A BI sea change

This blog entry is part of a series that reviews and discusses recent reports from Gartner.

The BI Market has been evolving significantly over the last 20 years. Over the last few years the definition and requirements for this market have gone through a major change. We used to look at requirements through the lens of IT. However, the definitions and criteria used to define the market have not caught up. The market needs to look at these requirements from the point of view of the users rather than the traditional IT perspective.

Gartner’s description of 13 capabilities (as explained in their seminal Magic Quadrant report) is still widely in use as the standard definition of a business intelligence platform. Terms like reporting had a very specific meaning – pixel-perfect/banded representations of data that can be subscribed to, published, and distributed to a wide range of users. But what is the definition of a report from a business user standpoint? Business users want to consume information to make better business decisions. Whether the information is presented in a pixel-perfect format, in a dashboard or through a graphical visualization, to them, these are all reports.

The traditional reporting requirements still exist and are still very important; however now that BI is moving to a self-service/ad-hoc model where business users are doing their own analysis the definition of legacy terms like reporting are evolving as well. You only need look at customers’ evaluations of BI platforms Reporting capabilities in the Gartner report to recognize that there is change in effect. Despite Tableau’s ranking, old-school BI experts would claim Tableau does not do reporting.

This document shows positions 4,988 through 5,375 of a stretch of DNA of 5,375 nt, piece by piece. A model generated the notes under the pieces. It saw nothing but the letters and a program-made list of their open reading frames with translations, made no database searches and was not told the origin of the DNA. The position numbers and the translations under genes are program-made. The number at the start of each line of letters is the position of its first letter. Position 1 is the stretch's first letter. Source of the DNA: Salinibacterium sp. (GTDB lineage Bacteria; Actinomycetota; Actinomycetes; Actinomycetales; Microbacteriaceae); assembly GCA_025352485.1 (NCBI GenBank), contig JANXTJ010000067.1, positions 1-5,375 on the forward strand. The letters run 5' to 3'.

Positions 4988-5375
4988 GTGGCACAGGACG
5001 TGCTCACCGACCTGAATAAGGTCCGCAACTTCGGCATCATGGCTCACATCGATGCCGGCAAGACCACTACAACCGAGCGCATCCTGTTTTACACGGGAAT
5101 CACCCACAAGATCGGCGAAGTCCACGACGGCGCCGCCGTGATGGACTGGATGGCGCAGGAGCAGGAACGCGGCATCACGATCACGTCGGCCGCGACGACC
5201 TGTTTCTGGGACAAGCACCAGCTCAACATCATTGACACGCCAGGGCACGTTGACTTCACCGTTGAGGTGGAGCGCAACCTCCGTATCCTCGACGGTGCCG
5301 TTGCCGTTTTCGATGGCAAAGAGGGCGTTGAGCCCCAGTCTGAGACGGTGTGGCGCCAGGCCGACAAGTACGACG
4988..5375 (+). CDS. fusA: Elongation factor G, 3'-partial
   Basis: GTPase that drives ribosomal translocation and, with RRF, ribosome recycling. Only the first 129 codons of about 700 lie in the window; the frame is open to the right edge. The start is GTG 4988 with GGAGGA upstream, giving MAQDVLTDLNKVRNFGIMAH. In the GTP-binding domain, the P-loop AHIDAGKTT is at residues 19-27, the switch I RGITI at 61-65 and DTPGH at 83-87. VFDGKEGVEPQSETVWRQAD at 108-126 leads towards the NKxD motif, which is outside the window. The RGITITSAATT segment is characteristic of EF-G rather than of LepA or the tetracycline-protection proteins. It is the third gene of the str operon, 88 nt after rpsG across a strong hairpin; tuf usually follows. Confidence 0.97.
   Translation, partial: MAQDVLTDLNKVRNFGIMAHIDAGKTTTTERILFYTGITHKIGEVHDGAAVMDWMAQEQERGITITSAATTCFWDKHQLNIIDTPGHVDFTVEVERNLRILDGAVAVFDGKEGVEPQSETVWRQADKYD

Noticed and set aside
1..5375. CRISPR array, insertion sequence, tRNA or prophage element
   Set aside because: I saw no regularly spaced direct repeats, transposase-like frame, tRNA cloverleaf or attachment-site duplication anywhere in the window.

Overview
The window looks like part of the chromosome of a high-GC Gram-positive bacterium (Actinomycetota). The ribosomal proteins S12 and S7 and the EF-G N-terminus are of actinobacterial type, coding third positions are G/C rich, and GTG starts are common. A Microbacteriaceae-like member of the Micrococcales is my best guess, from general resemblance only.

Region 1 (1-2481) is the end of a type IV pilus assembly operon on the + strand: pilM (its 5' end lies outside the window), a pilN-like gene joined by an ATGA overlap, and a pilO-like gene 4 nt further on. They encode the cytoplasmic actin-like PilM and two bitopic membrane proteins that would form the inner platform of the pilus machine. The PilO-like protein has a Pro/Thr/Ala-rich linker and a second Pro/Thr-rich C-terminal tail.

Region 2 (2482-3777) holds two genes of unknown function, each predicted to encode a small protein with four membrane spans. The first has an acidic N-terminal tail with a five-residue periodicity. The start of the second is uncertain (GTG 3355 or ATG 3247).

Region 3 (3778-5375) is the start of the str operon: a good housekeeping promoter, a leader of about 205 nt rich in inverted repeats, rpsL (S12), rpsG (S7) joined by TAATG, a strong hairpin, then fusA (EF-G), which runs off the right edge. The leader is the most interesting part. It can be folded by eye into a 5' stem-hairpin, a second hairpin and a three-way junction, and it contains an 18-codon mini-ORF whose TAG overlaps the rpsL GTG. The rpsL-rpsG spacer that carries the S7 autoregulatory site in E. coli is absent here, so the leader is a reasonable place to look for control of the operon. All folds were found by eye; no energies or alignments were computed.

Another consideration on requirements is around “Who” should write reports? Should it be Developers or Business users? Current requirements that are used to compare vendor capabilities tend to focus on the IT developer. We believe that in fact the Business user should be empowered to write their reports and perform their own analysis using fast, simple-to-use, and visual tools like Tableau. Considering that customers using traditional BI are still struggling with report backlogs, long deployments, high training costs, and difficult-to-use tools it’s no wonder that the transition to business-driven, self-service BI is taking the BI market by storm.

As the BI market evolves we need to rethink the definitions and requirements that are used to talk to users. It’s time to break out of our shackles and embrace this sea change.

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